Health Care Inquiry: Choice Of First Witness Becomes Clear

I received a few emails in response to my last article in which I pondered a hypothetical list of witnesses for the upcoming inquiry into allegations of queue-jumping in Alberta’s flawed health care system.

In it, I speculated on having several speakers take the stand, from Stephen Duckett to Gary Mar. I also considered Government officials past and present as well as Alberta Health Services administration and auxiliary staff.

Then I received a most curious response: a single web link and a page number. No words, just the link. Usually I would just ignore such a submission, but I gave in to my curiosity and followed the lead.

As it turned out, my curiosity was more than fulfilled. Here’s what I discovered as I found myself on the Alberta Health Services website:

It turns out Lynn Redford, Alison Redford’s sister, is Vice President of Community Relations for the Alberta Health Services.

This, of course, led me to do a little more digging. I found many unsubstantiated leads including information that Lynn Redford was at one time Gary Mar’s assistant when he held the Health portfolio.

Focusing on the queue-jumping angle, I continued my search.

Lo-and-behold, there in Hansard from April 8, 2009 during a discussion on Bill 7: The Public Health Amendment Act was this curious exchange:

April 8 2009

Bill 7
Public Health Amendment Act, 2009
[Adjourned debate March 17: Dr. Swann]
The Acting Speaker: The hon. Member for Calgary-Varsity.

Mr. Chase: …
One of the concerns that I have brought up before and that occurs, if not on a daily basis, certainly on a weekly basis within my constituency is who you’re going to report to. When a constituent comes to me with regard to a health-related problem and access to the health system or support from the government for a malady, be it gastroparesis, which I have brought up prior, or whether it be receiving a particular type of cancer treatment which involves chemical combinations which have been approved for other types of cancer fighting within the province but not necessarily in the chemical combination, I used to be able to address my concerns to a lady whose name, I believe, was Lynn Redford.
Mr. Liepert: You still can.

Mr. Chase: I’m pleased to hear from the minister that that local autonomy still exists because this was one of my concerns. Possibly the minister can pass on the name of the most recent contact so that I can inform my constituents. I’m pleased to hear that local authority and local autonomy. . .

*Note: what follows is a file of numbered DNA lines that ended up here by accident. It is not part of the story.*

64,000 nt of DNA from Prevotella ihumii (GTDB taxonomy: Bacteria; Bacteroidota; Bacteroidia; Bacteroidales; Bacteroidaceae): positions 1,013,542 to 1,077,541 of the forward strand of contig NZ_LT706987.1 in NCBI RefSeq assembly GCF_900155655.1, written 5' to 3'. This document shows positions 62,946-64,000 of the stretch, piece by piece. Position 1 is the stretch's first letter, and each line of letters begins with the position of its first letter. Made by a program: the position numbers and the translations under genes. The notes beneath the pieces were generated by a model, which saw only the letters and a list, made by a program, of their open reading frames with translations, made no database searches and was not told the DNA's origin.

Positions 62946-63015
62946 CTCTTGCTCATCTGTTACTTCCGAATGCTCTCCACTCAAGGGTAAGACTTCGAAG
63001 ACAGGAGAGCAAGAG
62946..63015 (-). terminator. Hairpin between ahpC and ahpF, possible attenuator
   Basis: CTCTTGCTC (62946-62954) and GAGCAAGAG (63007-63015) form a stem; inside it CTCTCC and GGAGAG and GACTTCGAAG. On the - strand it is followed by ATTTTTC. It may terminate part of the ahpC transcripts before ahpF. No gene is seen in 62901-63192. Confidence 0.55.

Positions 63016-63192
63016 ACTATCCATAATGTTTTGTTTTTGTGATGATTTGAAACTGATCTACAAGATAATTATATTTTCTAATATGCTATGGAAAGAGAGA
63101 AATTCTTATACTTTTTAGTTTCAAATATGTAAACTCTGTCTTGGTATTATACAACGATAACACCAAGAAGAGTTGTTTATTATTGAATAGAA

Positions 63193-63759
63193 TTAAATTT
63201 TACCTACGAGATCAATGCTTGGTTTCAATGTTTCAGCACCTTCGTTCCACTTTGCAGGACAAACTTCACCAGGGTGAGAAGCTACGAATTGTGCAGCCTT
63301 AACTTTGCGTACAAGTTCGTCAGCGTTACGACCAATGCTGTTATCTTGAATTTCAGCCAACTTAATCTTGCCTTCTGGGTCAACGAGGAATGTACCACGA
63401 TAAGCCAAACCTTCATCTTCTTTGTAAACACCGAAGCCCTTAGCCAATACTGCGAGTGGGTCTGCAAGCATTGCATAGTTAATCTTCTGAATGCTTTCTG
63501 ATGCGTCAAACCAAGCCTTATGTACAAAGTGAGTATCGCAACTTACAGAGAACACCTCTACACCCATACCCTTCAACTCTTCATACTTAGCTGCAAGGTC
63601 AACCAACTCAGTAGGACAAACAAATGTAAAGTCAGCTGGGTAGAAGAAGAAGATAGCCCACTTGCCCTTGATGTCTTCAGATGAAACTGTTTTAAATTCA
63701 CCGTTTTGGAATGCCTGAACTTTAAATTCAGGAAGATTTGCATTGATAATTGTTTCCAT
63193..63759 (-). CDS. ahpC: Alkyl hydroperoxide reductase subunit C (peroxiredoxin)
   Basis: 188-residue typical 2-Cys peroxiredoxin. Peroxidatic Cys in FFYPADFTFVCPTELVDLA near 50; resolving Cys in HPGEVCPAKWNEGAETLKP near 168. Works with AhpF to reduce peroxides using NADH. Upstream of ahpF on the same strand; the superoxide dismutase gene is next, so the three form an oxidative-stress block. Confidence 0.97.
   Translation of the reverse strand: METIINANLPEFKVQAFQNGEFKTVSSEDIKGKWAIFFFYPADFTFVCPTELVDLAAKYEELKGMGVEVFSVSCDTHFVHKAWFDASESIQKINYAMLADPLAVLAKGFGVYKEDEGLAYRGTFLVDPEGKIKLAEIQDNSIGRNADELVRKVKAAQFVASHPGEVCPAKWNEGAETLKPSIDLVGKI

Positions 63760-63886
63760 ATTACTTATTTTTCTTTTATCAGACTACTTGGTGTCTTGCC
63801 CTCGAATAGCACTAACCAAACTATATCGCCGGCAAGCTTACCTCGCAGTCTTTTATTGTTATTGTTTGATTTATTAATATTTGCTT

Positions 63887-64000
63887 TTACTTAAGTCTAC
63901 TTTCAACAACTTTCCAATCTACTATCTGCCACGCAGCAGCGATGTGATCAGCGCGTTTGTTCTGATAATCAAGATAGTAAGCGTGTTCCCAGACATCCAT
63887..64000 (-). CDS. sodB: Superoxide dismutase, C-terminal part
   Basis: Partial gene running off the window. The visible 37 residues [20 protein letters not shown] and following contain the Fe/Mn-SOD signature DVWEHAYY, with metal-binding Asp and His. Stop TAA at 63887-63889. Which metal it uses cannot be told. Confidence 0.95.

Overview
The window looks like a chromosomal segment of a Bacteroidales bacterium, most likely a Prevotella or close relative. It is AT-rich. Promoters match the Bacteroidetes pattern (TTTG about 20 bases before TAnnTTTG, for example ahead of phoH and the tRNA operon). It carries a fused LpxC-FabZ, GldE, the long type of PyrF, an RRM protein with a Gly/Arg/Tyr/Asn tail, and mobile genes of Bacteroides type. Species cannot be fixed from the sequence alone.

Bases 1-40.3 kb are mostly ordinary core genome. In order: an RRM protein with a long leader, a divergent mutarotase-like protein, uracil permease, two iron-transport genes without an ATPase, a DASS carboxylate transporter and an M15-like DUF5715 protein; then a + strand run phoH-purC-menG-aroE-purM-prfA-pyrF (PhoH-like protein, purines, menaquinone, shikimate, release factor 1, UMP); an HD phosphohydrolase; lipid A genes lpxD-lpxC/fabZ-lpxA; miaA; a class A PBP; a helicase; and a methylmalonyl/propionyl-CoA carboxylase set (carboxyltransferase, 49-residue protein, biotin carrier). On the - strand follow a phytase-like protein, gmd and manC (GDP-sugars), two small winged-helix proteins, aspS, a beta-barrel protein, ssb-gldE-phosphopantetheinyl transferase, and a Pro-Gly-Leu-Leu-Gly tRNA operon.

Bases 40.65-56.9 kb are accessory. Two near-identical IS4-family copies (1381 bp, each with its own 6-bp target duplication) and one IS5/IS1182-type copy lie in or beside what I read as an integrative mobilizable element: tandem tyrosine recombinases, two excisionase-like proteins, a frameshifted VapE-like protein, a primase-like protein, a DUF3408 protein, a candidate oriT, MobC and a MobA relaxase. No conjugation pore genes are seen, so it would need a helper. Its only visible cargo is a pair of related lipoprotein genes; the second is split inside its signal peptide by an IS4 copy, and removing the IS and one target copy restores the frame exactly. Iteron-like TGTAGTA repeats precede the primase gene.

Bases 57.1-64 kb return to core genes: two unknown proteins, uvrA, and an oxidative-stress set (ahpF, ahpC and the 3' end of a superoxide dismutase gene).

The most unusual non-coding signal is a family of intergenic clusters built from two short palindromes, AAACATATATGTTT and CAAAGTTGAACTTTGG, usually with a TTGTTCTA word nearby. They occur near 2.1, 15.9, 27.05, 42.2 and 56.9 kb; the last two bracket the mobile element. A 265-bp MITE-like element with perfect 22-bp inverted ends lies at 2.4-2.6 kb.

Mr. Liepert: Same one. Same one.

Mr. Chase: Oh. Okay. I’d heard that Lynn’s position had changed, so I’m glad to hear that in this particular, limited experience I am wrong. I appreciate the hon. minister recognizing the talents of this lady. She is an absolutely wonderful front-line individual. We could call and within two hours we would get directed.

Mr. Liepert: Good blood lines from the Attorney General (Alison Redford).

Mr. Chase: Oh, is that right? I hadn’t realized. That goes to testify to the great quality of the blood lines that are there.
The concern, as I say – and I appreciate the minister for correcting my concern here or redirecting it.

However, I look forward to the minister attempting to explain to me, as he did in the case of Lynn Redford, any other efficiencies and autonomies local authorities have kept. We may not have health regions, but according to the minister, we still have regional responsiveness. So I would look forward to the minister providing more information, and if not in this second reading stage, then providing those assurances during the Committee of the Whole stage. I do appreciate the information he provided so quickly, which did offer me a degree of reassurance.

Thank you very much.

What does this prove? That is for the inquiry to answer, and that is the point. The only thing for certain is that it doesn’t look good. It adds to the growing list of ‘bad optics’ situations by which this government seems to have a proclivity.

The reality is that this raises a plethora of new questions.

In an inquiry, the stated purpose may be to find out if there has been any malfeasance. But as history has shown, an inquiry usually happens after it has already been generally accepted that there are issues to be dealt with, thus the need for an inquiry. The evident purpose has seemed always to lay blame.

When it comes to queue-jumping, doctor intimidation, etc., the public is already of the opinion that these problems exist in Alberta. There have been more than enough examples to believe they exist.

So then the question becomes, who gets the blame?

In this case, one would assume the finger must be pointed at either Alison Redford’s government or at Lynn Redford’s Alberta Health Services.

Certainly, the last thing our premier wants is to have her own sister take the stand and, under oath in a public hearing, open a door where any skeletons may be hiding.

But given that Lynn Redford has possibly been privy to valuable information unknown by the public at large and given that she is a Vice President with Alberta Health Services, and given the fact that she is our premier’s sister, she is the obvious first choice to give testimony at the inquiry.

We don’t know what Lynn Redford knows, but if the inquiry is to gain any credibility with the Alberta voting public, she must be called to speak.

1 comment:

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